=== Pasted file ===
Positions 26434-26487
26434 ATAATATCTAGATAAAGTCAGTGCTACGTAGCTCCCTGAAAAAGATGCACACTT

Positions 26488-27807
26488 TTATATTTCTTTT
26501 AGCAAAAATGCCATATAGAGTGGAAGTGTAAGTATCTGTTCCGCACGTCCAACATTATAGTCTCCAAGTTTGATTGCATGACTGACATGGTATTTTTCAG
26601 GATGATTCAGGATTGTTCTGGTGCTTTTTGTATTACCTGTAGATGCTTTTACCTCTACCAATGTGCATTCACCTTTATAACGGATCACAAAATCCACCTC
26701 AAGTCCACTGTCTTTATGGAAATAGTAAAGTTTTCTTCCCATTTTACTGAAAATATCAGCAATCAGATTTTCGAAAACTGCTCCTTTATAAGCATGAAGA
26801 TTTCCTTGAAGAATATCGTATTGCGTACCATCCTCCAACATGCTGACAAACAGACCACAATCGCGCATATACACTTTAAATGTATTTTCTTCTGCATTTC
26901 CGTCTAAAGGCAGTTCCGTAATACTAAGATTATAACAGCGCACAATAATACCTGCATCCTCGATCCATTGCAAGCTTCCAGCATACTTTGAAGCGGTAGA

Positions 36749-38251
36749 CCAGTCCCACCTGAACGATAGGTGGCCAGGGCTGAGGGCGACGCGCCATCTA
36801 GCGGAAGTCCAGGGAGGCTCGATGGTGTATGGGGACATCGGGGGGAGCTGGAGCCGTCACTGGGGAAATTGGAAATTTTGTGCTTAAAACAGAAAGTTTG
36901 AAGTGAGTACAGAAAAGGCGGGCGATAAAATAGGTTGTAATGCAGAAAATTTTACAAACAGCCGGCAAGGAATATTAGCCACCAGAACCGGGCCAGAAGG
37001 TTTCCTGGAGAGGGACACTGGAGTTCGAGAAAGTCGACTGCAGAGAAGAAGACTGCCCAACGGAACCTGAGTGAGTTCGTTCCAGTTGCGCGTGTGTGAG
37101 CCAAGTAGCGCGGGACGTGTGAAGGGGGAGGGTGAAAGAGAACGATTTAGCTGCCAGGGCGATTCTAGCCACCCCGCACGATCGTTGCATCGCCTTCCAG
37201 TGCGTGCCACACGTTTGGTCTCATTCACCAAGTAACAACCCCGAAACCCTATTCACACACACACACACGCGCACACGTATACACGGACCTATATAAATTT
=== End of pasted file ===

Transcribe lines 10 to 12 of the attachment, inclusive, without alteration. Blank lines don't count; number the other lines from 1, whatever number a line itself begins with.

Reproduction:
Positions 36749-38251
36749 CCAGTCCCACCTGAACGATAGGTGGCCAGGGCTGAGGGCGACGCGCCATCTA
36801 GCGGAAGTCCAGGGAGGCTCGATGGTGTATGGGGACATCGGGGGGAGCTGGAGCCGTCACTGGGGAAATTGGAAATTTTGTGCTTAAAACAGAAAGTTTG